THE HORSE AND HIS BOY is the 5th book in "The Chronicles of Narnia." Out of the whole series, this book comes off as being the weakest because there is very little connecting it to the other books.
THE HORSE AND HIS BOY tells the story of Shasta and a horse called Bree. Shasta is a poor boy raised by a cruel fisherman. He longs to explore the world around him, but is forbidden. One day a great lord of Calormene chances upon Shasta's abode. Shasta overhears his adoptive father and the lord barter over the price that Shasta will be sold as a slave. Shasta doesn't want to be a slave and longingly speaks to the horse, wishing that it could talk. Surprisingly, the horse can talk. Shasta learns that the horse is named Bree and is a talking horse from Narnia that was captured and enslaved many years ago as a youth. The horse is planning to escape to Narnia and asks Shasta to join him. Together, they begin the long journey to the "free" land of Narnia.
Along the way, they have encounters with lions, are joined by Aravis Tarkheena and her talking horse Hwin (who are fleeing from Aravis' forced marriage), meet King Edmund and Queen Susan of Narnia, and transverse the wide desert that separates Calormene from the other "free" countries of the world.
As in all the Chronicles, Lewis has a lot to say about Christianity, faith, and God. His observations that are made here are just as deep as some of the ones made in THE SILVER CHAIR.
However, THE HORSE AND HIS BOY really is the odd-book in "The Chronicles." Other than a brief mention of this story in THE SILVER CHAIR, and the appearances of Aslan, Edmund, Susan, and Lucy, there is very little continuity with this book and the rest of the Chronicles. That's not a bad thing, but it does make THE HORSE AND HIS BOY the odd book of the series. Had Lewis written a few more stories like THE HORSE AND HIS BOY, then it wouldn't seem quite as odd.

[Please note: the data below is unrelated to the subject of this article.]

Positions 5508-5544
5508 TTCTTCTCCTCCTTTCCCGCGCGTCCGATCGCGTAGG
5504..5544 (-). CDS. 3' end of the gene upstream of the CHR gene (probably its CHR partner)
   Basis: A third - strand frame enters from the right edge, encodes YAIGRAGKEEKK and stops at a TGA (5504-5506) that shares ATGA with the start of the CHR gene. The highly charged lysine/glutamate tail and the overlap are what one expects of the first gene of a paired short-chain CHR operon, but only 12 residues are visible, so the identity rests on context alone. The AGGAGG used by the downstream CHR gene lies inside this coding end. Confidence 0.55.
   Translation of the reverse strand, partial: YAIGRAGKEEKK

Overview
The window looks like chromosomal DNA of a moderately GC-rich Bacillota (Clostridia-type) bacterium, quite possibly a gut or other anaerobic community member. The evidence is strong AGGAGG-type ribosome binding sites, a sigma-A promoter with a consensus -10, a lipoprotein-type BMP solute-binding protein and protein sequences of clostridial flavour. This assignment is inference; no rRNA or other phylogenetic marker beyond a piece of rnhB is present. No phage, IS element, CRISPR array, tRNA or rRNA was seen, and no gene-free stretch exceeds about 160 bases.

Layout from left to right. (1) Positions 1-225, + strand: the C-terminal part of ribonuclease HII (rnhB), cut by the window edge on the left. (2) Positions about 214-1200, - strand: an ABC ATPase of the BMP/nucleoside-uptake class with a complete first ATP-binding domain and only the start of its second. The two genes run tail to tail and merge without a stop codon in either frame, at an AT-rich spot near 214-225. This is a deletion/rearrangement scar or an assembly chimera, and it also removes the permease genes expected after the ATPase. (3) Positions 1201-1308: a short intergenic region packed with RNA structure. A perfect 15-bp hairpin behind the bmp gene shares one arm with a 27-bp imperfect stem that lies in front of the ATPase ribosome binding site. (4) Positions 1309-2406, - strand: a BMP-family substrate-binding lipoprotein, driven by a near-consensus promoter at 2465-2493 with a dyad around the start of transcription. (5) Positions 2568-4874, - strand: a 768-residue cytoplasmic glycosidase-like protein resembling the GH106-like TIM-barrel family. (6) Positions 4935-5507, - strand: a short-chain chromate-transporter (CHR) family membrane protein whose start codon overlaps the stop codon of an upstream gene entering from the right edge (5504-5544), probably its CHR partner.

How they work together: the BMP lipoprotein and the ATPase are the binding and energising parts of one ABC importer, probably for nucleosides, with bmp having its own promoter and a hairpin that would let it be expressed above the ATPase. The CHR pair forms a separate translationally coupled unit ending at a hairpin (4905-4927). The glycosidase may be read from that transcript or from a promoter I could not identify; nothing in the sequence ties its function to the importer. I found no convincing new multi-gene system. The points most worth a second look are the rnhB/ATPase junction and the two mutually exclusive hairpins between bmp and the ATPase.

I enjoyed reading THE HORSE AND HIS BOY and it has a lot to offer. Most of it takes place in Calormene, so the whole flavor of the story has a different feel. Nevertheless, it's still a good story that has a lot of great moral truths to relay. It's just my least favorite of all "The Chronicles of Narnia."
THE HORSE AND HIS BOY is the 5th book in "The Chronicles of Narnia." Out of the whole series, this book comes off as being the weakest because there is very little connecting it to the other books. THE HORSE AND HIS BOY tells the story of Shasta and a horse called Bree. Shasta is a poor boy raised by a cruel fisherman. He longs to explore the world around him, but is forbidden. One day a great lord of Calormene chances upon Shasta's abode. Shasta overhears his adoptive father and the lord barter … more
Grade 4-7-British narrator Alex Jennings does a smashing job with C. S. Lewis' delightful classic (HarperCollins Children's, 1994), the third story in the Narnia series. The tale begins with a poor slave boy named Shasta escaping from his adopted fisherman father who plans to sell him to a brutish stranger. A dignified talking war horse named Bree helps Shasta flee. Jennings plays Shasta with refreshing gentleness-listeners get a sense of the boy's sensitivity and fear as he embarks on the adventure of his life. The talented narrator plays Bree with the right amount of dignity and haughtiness. This horse amuses with his witty observations about human behavior, and sense of equine superiority. The horse and his boy hope to travel north to Narnia, and encounter numerous adventures and strange characters, all beautifully portrayed by Jennings. The most memorable supporting characters are another escaped child, a tough girl named Aravis, and her talking mare called Hwin. Jennings brings these two adventure seekers to life with his crystal clear narration. Thanks to his skills as a storyteller, the action moves rapidly from one exciting episode to the next. Evocative music plays at the beginning and end of each side of the tape. This presentation will enchant young listeners and encourage them to read the other titles in the series. It is helpful for students to have read The Magician's Nephew and The Lion, the Witch, and the Wardrobe before enjoying this, but The...